Fei He

Short Bio

Fei He was born in Jilin, China. After three years of study in German Study at Beijing Language and Culture University, she went to Konstanz University of Applied Science through an exchange-program to study Business German and Tourism Management in the year 2007. In 2009 she graduated both bachelor’s degrees from these two Universities. In the same year she started her master’s degree of European Culture and Economy at Ruhr-University Bochum with main interests in European Social Since, Political Science and Economic History. After the graduation she worked as research fellow in the department of Economic History at Ruhr-University Bochum for a year and gave two seminars about Chinese economic policies and German foreign trade in the Cold War. From September 2013 she is funded by the Fritz-Thyssen Foundation for the her research project “The Resumption of Trade Relations between the Federal Republic of Germany and the People’s Republic of China 1949-1978” with the research purpose of analyzing the interaction of economy and politics between the two countries in the Cold War.

Title of research

The resumption of trade relations between the Federal Republic of Germany and the People's Republic of China 1949-1976

Short abstract of project

The People’s Republic of China (in the following referred to as the PR China) was the third biggest trading partner of Germany in 2012 according to the statics published by the German Federal Ministry of Economics and Technology. But the trading relations between these two countries, especially between the PR China and the Federal Republic of Germany (in the following referred to as West Germany) have not always been so successful since the Second World War. The PR China was of no importance in quantitative terms for West German economy for a long time. For example, trading between the PR China and West Germany amounted to just 0.3% of the whole West German foreign trade volume in the year 1972. This was definitely a big trough of the trading history between China and Germany because these two countries had a long and good-working business tradition since Britain had opened the gate of the Chinese empire as a result of the Opium Wars.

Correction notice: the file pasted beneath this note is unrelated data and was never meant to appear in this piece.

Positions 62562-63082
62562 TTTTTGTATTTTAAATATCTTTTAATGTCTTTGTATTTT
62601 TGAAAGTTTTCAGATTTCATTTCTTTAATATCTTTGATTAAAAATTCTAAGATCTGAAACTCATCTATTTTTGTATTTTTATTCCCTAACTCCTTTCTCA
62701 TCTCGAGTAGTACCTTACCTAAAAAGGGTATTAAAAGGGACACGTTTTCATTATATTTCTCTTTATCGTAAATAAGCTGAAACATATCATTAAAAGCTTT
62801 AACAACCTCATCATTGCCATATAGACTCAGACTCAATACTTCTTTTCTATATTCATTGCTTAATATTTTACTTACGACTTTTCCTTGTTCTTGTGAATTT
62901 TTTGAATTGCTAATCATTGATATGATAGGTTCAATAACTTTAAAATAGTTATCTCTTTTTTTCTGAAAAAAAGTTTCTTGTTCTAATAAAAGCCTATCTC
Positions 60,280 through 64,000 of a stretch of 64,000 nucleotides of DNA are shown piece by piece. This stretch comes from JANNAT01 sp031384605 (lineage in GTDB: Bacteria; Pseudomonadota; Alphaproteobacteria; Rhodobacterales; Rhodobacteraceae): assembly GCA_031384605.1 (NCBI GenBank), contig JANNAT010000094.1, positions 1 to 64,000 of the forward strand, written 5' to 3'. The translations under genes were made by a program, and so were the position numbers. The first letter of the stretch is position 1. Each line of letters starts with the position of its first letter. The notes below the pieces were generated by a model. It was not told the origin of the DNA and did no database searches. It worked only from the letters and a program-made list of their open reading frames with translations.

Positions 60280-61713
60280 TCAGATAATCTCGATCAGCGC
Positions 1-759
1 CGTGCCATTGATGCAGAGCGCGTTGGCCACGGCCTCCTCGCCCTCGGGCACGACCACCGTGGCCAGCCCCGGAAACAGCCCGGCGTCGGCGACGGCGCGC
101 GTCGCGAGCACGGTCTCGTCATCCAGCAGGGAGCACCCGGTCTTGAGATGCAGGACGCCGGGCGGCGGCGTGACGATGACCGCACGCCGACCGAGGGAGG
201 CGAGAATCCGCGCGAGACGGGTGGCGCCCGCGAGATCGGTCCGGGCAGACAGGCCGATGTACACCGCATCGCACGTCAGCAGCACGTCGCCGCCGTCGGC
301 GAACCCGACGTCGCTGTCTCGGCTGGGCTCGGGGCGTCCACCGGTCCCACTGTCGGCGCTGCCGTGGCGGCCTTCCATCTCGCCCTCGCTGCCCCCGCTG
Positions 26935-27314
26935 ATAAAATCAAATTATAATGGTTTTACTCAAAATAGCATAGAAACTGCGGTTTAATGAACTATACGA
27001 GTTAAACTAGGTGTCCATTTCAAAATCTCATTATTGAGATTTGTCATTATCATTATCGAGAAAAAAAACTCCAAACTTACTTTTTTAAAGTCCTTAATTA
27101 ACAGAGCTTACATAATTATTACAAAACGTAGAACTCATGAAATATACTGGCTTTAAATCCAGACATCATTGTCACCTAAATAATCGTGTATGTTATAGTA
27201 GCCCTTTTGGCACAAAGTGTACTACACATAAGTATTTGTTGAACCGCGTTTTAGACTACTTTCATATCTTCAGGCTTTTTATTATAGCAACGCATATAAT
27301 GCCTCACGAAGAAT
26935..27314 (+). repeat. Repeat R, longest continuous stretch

Thinking about the cause of this low-point of trading history between the PR China and West Germany, it seems like this should be mostly blamed on the Cold War, since the two countries were in different blocks and in an ideological confrontation. The Cold War was indeed not the best time for the development of the economic relations between the PR China and West Germany: They did not maintain any official diplomatic relations until 1972 and did not have embassies in each other's territory until 1973 because of the so-called "Hallstein Doctrine". It made the risks for the German companies willing to trade with the Chinese extremely high. The power of the USA over West Germany also forced the Germans to keep following the American trading-embargo against the PR China.

But the absence of diplomatic relations and the power of the USA were not the only problems which stood in the way: The bad Chinese economic situation and poor trading ability because of the instable domestic politics such as the "Great Leap Forward" and the "Cultural Revolution" as well as Mao’s constantly aggressive foreign policies against the two super-powers made trading with the communist China almost impossible. Still there were some big German companies trying to reestablish the connection with the Chinese market, because the PR China needed lots of of industrial goods for their after-war rebuild and the further plans of industrialization, especially after the escalation of the Sino-Soviet tensions, which had cut almost all trading relations between the PR China and the rest of the eastern world. In order to reduce the high risks, for example a sudden new American trading-embargo or other inconveniences because of the absence of diplomatic relations, the German industry asked for support by the German government.

As a response the government took part in building a quasi-officially organized institution called "Ost-Ausschuss der Deutschen Wirtschaft", which should help the German industry to get in touch and deal with the Chinese state-owned companies. Furthermore, in 1965 they granted a governmental guarantee for the export to China. But the Chinese communist party, with their politics of self-reliance and the intention of winning more political power by adding economic pressure on trading partners, still hindered the development of trading relations between the two countries, although they needed the German know-how and products to complete their own five-year plans.

The goal of my research project is to understand the complex of the development of the trade relations between the PR China and West Germany in the time phase starting after the Second World War and ending with the Chinese Economic Reform in 1978, which was the turning point of the Chinese economic policy and the trade relations between these two countries.